The sudden onset of stroke symptoms can happen to anyone at any time, making education about the signs and symptoms of a “brain attack” the first line of defense to stroke prevention.
“I’m a fanatical fan of football, so you can imagine how excited I was to enter the stadium to see my favorite team play; but I lost my balance and fell. I’m lucky the people near me jumped into action and called 911,” recalled stroke survivor William Martin. “They are the real heroes in my medical emergency story; they knew the signs of a stroke.”
Stroke is the second leading cause of death and third leading cause of disability worldwide. Today, only 10% of stroke survivors make a full recovery and 25% recover with minor impairments. Forty percent of survivors experience moderate to severe impairments that require special care. Strokes are common and deadly, but the good news is almost all strokes can be prevented.
What is stroke?
A stroke happens when the blood vessels carrying nutrients to the brain either form a clot or rupture, causing a sudden blockage in the arteries leading to the brain. When that happens, part of the brain cannot get the blood (and oxygen) it needs, so it and brain cells die.
How to prevent stroke
Generally, there are three treatment stages for stroke: prevention, therapy immediately after stroke and post-stroke rehabilitation. Engaging in active prevention is the most effective treatment.
What can you do to prevent stroke?
1. Monitor your blood pressure
2. Control your cholesterol
3. Keep your blood sugar down
4. Keep active
5. Eat healthy
6. Lose weight if necessary
7. Do not smoke
8. Talk to your physician about aspirin and other medications
In the event of stroke: Act F.A.S.T
“Every minute from the time the stroke occurs to when you receive treatment makes a difference,” said neurointerventional radiologist at St. Luke’s Hospital of Kansas City Jared Halpin, M.D. “Many types of stroke are now treatable with emergency medical interventions to either quickly dissolve or remove the blood clot or stop the bleeding that is causing symptoms.”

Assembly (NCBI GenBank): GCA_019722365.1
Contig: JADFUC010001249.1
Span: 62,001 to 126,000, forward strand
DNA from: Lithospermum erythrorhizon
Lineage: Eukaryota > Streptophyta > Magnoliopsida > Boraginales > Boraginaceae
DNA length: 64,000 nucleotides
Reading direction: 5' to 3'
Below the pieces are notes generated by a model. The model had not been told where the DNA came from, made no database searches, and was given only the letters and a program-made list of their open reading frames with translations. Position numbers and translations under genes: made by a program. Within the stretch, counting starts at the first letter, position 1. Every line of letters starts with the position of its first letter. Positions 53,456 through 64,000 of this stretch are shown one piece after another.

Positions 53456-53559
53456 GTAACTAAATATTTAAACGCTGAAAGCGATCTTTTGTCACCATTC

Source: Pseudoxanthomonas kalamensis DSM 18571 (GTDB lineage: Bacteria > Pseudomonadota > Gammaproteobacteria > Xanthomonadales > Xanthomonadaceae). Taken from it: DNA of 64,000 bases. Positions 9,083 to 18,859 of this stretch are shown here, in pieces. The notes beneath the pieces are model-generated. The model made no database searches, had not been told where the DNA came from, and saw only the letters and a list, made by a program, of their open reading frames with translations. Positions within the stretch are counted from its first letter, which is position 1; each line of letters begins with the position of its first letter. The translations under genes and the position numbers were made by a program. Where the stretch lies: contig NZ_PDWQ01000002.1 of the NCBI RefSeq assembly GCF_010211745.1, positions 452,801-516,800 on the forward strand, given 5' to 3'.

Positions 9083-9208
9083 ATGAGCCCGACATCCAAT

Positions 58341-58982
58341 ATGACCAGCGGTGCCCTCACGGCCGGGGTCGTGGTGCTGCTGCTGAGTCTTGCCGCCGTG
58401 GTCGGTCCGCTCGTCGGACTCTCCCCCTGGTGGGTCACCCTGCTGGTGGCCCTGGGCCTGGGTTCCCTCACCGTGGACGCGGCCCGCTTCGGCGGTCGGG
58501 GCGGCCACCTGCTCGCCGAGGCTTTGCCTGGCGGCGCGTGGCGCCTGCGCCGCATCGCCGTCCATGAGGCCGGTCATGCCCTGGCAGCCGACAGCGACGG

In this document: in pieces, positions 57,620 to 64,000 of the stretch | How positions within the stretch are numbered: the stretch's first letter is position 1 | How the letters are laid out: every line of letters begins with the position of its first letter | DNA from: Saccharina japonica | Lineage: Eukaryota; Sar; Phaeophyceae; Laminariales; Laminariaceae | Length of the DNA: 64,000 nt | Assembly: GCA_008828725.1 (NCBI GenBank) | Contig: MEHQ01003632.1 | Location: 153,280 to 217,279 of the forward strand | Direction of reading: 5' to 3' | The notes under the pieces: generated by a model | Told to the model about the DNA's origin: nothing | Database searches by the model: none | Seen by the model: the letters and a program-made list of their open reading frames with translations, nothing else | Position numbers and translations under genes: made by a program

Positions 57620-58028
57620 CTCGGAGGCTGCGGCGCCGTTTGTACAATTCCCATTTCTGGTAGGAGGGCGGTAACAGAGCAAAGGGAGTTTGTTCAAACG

Seek treatment, F.A.S.T. Follow the acronym below to check for signs of stroke:
FACE drooping: Does one side of the face droop or is it numb? Ask the person to smile. Is the person’s smile uneven or lopsided?
ARM weakness: Is one arm weak or numb? Ask the person to raise both arms. Does one arm drift downward?
Speech: Is speech slurred? Is the person unable to speak or hard to understand? Ask the person to repeat a simple sentence.
Time to call 9-1-1: If the person shows any of these symptoms, even if the symptoms go away, call 9-1-1 and get them to the hospital immediately.
“My doctor restored the blood flow in my brain by threading a tube through an artery in my leg and used a medical device called Solitaire X to remove the clot. I was surprised I didn’t need brain surgery,” said Martin. “The best part – I watched the final quarter of the game on TV while in the hospital recovery room.”
Eighty million people have survived stroke worldwide. For more information on stroke prevention tips and treatment options. –BPT